Following the outbreak of Covid-19, online lessons have become the cornerstone of ensuring learners keep up with their education. The traditional face-to-face/physical learning model has been minimised to prevent the spread of the virus which thrives in crowds.
However, for rural schools, challenges of network availability and resources have hindered students from learning. Primary and Secondary Education Parliamentary Portfolio Committee Chairperson Ms Priscilla Misihairabwi-Mushonga said pupils who wrote Grade Seven public examinations last year had been disadvantaged.
She said pupils in urban areas had access to online learning and extra lessons for those whose parents and guardians can afford.
Ms Misihairabwi-Mushonga said education is now being accessed by the rich who can afford extra lessons and online lesson resources. Rural pupils are mostly drawn from low-income families and their guardians or parents are often self-employed as smallholder farmers or artisans.
Ms Misihairabwi-Mushonga said as a committee they have proposed that class of 2020 Grade Seven pupils who wish to rewrite their examinations must be afforded the opportunity to do so in June.
“As a committee we have proposed to facilitate and allow students who wish to re-write their exams in June as normally done by Zimsec for O-level and A-level students who re-write in June. Zimsec should set a different paper from the 2020 one to give those who want to re-write an opportunity to do so,” she said.
Zimbabwe Teachers’ Association (Zimta) national secretary general Mr Goodwill Taderera said many rural schools in Zimbabwe are falling short on infrastructure and this includes classrooms and teacher accommodation. He said Covid-19 has worsened the plight of rural schools.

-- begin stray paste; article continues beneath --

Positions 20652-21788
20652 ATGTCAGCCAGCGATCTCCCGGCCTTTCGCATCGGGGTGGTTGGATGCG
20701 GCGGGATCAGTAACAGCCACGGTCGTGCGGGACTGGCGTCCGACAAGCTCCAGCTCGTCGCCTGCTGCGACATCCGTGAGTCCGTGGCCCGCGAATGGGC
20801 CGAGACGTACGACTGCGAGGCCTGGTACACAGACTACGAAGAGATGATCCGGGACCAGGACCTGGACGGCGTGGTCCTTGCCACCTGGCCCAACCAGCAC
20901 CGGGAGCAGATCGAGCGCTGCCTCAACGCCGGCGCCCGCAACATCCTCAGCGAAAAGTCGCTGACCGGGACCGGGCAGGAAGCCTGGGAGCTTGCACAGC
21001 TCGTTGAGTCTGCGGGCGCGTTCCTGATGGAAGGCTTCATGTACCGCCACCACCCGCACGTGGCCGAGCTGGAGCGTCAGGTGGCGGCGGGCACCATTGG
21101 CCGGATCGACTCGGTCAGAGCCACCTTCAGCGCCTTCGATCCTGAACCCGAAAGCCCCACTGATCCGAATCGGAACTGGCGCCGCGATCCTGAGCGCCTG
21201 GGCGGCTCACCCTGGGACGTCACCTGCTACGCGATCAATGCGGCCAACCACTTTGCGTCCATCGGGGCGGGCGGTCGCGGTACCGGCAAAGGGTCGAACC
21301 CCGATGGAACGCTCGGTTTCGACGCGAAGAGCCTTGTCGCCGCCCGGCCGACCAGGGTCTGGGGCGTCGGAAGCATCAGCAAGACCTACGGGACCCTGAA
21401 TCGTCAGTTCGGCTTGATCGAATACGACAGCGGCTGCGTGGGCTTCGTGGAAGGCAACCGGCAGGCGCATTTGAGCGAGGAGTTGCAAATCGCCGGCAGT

“The rural to urban divide has always been there in terms of our schools infrastructure, lack of books and other learning resources and the Covid-19 pandemic has worsened the rural education in that schools had to close and rural students did not have much time to learn as we were coming from the teachers’ incapacitation,” said Mr Taderera.
Lack of infrastructure is a worrying situation that has made education, particularly in rural areas, fall short in producing pupils with capacity to fight poverty and progress academically.
Most of the schools in the rural areas do not have electricity, laboratories and facilities needed for teach subjects like computer science, the re-packaged science subjects as well as the performing and visual arts in the new curriculum.
Mr Taderera said rural pupils have challenges in connectivity, lack of gadgets and also data in accessing online lessons. Sometimes pupils walk more than 15km to and from school which compromises their academic performance. He pleaded with Government and other stakeholders to improve infrastructure in rural schools and empower rural teachers so that goals set in the new curriculum are met.
“We plead with the Government pay teachers sufficiently for them to be attracted to rural schools so as to bridge the gap between urban and rural areas in terms of education standards,” he said.